Termite Detection Systems Inc.

a graduate assistant and doctoral entomology student at the University of Florida in Gainesville,

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Courtesy of Termite Detection Systems Inc.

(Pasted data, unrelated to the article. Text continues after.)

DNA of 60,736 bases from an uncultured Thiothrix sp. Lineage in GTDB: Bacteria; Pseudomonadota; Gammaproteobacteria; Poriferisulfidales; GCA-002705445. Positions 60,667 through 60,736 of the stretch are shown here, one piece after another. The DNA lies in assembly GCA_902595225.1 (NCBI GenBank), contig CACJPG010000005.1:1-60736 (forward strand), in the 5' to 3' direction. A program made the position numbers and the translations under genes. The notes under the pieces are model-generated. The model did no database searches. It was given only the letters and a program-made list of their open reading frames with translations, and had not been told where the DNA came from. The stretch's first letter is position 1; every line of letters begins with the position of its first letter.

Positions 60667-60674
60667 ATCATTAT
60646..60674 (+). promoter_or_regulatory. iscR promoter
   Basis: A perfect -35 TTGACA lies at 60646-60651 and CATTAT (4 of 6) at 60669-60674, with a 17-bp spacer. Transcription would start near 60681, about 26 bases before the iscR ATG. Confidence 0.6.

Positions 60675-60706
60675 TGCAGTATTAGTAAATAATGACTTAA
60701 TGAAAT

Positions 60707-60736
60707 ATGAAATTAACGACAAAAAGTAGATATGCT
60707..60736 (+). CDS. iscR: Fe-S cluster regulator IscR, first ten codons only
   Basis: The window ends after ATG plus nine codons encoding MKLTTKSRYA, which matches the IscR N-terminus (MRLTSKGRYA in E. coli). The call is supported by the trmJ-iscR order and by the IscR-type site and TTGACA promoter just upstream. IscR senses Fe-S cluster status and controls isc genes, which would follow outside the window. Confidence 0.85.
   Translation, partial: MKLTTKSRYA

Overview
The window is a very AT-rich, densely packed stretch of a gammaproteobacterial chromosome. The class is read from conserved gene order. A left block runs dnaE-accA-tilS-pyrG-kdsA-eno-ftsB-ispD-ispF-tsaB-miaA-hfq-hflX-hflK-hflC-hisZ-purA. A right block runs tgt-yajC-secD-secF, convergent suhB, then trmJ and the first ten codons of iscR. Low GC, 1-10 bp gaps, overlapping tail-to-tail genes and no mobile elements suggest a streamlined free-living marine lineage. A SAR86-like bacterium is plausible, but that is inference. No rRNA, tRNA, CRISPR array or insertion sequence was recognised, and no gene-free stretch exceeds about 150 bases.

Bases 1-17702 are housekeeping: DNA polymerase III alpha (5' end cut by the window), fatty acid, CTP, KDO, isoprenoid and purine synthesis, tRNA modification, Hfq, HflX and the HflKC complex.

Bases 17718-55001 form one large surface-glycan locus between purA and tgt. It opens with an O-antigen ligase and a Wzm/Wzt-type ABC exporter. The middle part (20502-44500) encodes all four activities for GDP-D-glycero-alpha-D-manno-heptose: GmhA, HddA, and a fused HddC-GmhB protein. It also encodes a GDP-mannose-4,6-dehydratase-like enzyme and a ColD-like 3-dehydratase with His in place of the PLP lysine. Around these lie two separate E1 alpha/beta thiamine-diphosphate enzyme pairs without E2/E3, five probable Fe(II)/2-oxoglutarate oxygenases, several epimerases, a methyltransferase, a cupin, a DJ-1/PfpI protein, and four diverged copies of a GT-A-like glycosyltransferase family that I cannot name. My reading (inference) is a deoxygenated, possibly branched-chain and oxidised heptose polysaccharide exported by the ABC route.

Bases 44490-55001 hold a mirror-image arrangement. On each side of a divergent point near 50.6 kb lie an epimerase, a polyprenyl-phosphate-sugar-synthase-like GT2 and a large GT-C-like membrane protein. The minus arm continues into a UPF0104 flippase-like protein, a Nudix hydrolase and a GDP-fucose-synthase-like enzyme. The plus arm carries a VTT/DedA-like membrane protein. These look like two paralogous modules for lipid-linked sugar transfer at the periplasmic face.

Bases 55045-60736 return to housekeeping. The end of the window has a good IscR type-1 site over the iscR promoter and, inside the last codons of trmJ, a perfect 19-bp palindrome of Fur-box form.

Cynthia Tucker, a graduate assistant and doctoral entomology student at the University of Florida in Gainesville, recently completed testing on the patented Termite Detection System (TDS), which samples the air in the wall cavities of buildings and analyzes its composition to determine any increase in carbon dioxide (CO2) that indicates termite activity. The yearlong laboratory experiments consisted of six termite infestations of varying degrees, along with two control units (featuring soil, water and wood, but no termites). Tucker reports that all six units showed at least a 2 percent increase in C02, with an average increase of nearly 3.5 percent. One unit showed a 5 percent increase. Meanwhile, the two control units showed 1 percent and .6 percent respectively, attributed to fungal bloom. Tucker notes that the test supports the theory of large increases in C02 levels where termites are present. She also tested the C02 levels with cockroaches and carpenter ants with negligible results.

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